Benjamin Graham’s Mister Market Allegory

Benjamin Graham's Mister Market AllegoryBenjamin Graham's allegory of Mister Market teaches us one of the elementary bases of value investing. This allegory helps explain some of the fundamental questions that every potential investor asks. Why does the stock market oscillate? How should we behave in the face of these sudden movements in prices? Benjamin Graham answers these questions with this allegory that we analyze in this article.

Benjamin Graham, the smart investor

value investing. He was the teacher of many of the greatest investors in history, such as Warren Buffett, and was the author of “the smart investor”, I consider by many, including myself, as the bible of value investing. In other articles we will delve into the figure of Graham and his books, but I wanted to make it clear that we are talking about a heavyweight in the investment world, who created a way of seeing the stock market that was a revolution that continues today.

To explain how the stock market behaves, Ben Graham used an allegory in which he turns this financial market into a person with a psychological problem that affects his emotional stability. The investor's mission is to capitalize on these mood swings.

Mr. Market's bipolar disorder

Mr. Market bipolar disorderMister Market is an investor, a shareholder in many companies, who buys and sells shares on a daily basis. The problem with the protagonist of this story is that he suffers a Bipolar disorder, also known as manic-depressive psychosis. This disease has the consequence that Mr. Market has sudden mood swings that affect his way of trading his shares.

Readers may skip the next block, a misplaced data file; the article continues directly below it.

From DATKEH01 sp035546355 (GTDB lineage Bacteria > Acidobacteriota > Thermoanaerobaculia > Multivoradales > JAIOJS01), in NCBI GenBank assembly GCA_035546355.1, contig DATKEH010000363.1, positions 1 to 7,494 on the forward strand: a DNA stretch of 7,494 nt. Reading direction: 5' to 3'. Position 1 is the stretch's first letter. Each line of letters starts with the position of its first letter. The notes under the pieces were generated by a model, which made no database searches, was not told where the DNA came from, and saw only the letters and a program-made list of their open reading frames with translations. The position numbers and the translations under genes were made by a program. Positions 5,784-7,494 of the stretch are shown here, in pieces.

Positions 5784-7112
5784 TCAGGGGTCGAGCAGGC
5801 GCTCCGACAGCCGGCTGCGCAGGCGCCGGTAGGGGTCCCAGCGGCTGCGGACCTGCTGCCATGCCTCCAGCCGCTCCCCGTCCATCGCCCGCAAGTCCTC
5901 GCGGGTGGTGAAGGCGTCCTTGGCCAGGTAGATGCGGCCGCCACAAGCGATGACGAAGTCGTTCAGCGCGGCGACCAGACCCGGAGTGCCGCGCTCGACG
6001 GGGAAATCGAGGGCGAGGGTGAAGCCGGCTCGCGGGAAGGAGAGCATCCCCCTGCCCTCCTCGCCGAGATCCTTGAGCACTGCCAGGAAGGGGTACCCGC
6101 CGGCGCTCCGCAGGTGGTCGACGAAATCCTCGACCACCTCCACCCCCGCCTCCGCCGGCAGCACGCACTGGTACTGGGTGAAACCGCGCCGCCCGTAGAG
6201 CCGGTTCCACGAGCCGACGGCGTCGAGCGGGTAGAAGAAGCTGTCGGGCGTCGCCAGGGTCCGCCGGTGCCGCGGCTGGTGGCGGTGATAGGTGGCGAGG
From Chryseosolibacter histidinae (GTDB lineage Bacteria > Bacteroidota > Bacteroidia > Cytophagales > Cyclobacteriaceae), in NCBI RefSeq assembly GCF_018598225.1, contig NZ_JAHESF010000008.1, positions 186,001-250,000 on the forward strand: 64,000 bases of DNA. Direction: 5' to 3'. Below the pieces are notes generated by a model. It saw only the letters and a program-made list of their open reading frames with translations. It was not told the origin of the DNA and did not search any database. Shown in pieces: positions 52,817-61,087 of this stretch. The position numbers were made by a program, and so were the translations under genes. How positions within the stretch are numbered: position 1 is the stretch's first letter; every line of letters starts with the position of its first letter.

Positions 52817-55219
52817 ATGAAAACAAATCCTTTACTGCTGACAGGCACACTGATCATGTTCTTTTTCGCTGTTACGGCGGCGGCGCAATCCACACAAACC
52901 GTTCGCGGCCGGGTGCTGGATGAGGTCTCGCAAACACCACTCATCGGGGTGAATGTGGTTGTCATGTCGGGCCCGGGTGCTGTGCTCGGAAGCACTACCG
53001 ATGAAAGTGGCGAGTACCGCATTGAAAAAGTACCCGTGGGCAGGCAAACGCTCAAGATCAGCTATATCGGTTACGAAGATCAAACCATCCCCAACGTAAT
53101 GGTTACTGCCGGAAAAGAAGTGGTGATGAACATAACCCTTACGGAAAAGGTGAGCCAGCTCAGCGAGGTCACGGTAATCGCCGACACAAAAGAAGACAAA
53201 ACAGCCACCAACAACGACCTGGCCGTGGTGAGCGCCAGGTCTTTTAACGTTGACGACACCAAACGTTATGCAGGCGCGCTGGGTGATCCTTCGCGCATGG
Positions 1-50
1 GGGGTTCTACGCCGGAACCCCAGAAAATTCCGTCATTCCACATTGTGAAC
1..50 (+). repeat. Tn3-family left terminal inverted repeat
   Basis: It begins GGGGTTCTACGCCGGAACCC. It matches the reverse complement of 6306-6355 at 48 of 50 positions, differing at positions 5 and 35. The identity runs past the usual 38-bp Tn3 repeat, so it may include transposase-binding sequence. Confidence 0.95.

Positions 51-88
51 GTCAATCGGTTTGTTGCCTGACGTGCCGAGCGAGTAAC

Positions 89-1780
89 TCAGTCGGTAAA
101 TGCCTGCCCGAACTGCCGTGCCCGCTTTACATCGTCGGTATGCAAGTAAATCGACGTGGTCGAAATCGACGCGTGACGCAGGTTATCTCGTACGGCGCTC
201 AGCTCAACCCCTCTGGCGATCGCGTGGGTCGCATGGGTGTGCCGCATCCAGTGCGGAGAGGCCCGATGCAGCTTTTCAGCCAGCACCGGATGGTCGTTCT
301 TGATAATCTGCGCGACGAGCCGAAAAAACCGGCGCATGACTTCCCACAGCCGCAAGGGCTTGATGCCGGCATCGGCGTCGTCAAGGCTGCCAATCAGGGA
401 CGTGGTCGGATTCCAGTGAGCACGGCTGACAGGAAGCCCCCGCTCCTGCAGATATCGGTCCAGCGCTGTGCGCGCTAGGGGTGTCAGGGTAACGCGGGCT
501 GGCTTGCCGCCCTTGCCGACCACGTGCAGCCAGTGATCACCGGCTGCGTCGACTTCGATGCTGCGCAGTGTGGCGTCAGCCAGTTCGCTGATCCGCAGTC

Some days you wake up very happy and optimistic, so you buy stocks at very high prices, while on others you are depressed and excessively pessimistic, selling your shares at very low prices. These mood swings can last for days, months, or even years, but in the long run you always have some period when you return to normal and come to your senses.

How to profit Mr. Market?

Despite the fact that the companies that Mr. Market buys and sells have large fluctuations in price caused by their emotional instability, the businesses that are behind these actions have a much more constant performance, being oblivious to these mood swings.

We, as investors, must be aware of these mood swings to take advantage of them. For this, we have to be prepared by doing the following:

  • Select quality companies in which we may be interested in investing. Of course, always in the long term, since Mr. Market can take years to come to his senses.
  • Analyze these companies and calculate their real value (intrinsic value), to know when to buy or sell based on a rigorous analysis of companies.

Once we have selected the companies in which we are interested in investing and have assigned them an intrinsic value, we will be prepared to buy shares in times of pessimism (when Mr. Market sells below the value we have calculated) and to sell them in times of exaggerated euphoria and optimism.

Of course, it is necessary not to lose your calm and not be carried away by pessimism or the euphoria of the markets. This, which seems easy, but is actually very complicated, is one of the keys to being successful in the stock market. We must not forget the great phrase of Warren Buffett:

"Be cautious when others are greedy, be greedy when others are cautious."

Benjamin Graham and his lessons on market inefficiencies have made it possible for followers of his teachings and value investing to become the most successful investors in history. The smart investor It was published in 1.949, more than 60 years ago, but its teachings are more alive than ever.